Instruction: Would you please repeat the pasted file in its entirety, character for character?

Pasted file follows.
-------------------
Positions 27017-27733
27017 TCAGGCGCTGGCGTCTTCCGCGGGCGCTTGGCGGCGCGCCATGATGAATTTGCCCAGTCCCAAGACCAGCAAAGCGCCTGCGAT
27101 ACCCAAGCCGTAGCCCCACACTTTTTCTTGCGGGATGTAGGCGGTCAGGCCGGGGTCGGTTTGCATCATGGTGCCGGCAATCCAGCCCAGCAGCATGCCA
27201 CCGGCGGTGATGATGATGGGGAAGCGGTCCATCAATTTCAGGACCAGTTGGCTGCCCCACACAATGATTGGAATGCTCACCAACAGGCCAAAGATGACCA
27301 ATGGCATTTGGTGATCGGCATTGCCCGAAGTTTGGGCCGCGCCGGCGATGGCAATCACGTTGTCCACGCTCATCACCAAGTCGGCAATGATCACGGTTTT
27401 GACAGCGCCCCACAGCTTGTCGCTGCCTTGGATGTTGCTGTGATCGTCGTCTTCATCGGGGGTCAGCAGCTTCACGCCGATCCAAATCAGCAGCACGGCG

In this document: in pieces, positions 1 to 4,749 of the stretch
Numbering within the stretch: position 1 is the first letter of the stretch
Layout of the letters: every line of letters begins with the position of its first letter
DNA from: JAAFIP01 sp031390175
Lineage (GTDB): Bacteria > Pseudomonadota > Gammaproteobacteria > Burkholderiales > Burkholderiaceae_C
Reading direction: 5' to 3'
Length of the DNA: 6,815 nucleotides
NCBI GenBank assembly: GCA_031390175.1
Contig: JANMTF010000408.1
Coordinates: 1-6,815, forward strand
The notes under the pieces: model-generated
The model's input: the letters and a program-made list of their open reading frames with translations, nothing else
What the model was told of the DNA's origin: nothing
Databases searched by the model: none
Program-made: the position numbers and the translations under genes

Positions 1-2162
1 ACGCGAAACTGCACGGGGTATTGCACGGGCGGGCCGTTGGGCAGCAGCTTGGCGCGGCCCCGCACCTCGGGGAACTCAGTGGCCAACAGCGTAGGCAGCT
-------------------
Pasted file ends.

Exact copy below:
Positions 27017-27733
27017 TCAGGCGCTGGCGTCTTCCGCGGGCGCTTGGCGGCGCGCCATGATGAATTTGCCCAGTCCCAAGACCAGCAAAGCGCCTGCGAT
27101 ACCCAAGCCGTAGCCCCACACTTTTTCTTGCGGGATGTAGGCGGTCAGGCCGGGGTCGGTTTGCATCATGGTGCCGGCAATCCAGCCCAGCAGCATGCCA
27201 CCGGCGGTGATGATGATGGGGAAGCGGTCCATCAATTTCAGGACCAGTTGGCTGCCCCACACAATGATTGGAATGCTCACCAACAGGCCAAAGATGACCA
27301 ATGGCATTTGGTGATCGGCATTGCCCGAAGTTTGGGCCGCGCCGGCGATGGCAATCACGTTGTCCACGCTCATCACCAAGTCGGCAATGATCACGGTTTT
27401 GACAGCGCCCCACAGCTTGTCGCTGCCTTGGATGTTGCTGTGATCGTCGTCTTCATCGGGGGTCAGCAGCTTCACGCCGATCCAAATCAGCAGCACGGCG

In this document: in pieces, positions 1 to 4,749 of the stretch
Numbering within the stretch: position 1 is the first letter of the stretch
Layout of the letters: every line of letters begins with the position of its first letter
DNA from: JAAFIP01 sp031390175
Lineage (GTDB): Bacteria > Pseudomonadota > Gammaproteobacteria > Burkholderiales > Burkholderiaceae_C
Reading direction: 5' to 3'
Length of the DNA: 6,815 nucleotides
NCBI GenBank assembly: GCA_031390175.1
Contig: JANMTF010000408.1
Coordinates: 1-6,815, forward strand
The notes under the pieces: model-generated
The model's input: the letters and a program-made list of their open reading frames with translations, nothing else
What the model was told of the DNA's origin: nothing
Databases searched by the model: none
Program-made: the position numbers and the translations under genes

Positions 1-2162
1 ACGCGAAACTGCACGGGGTATTGCACGGGCGGGCCGTTGGGCAGCAGCTTGGCGCGGCCCCGCACCTCGGGGAACTCAGTGGCCAACAGCGTAGGCAGCT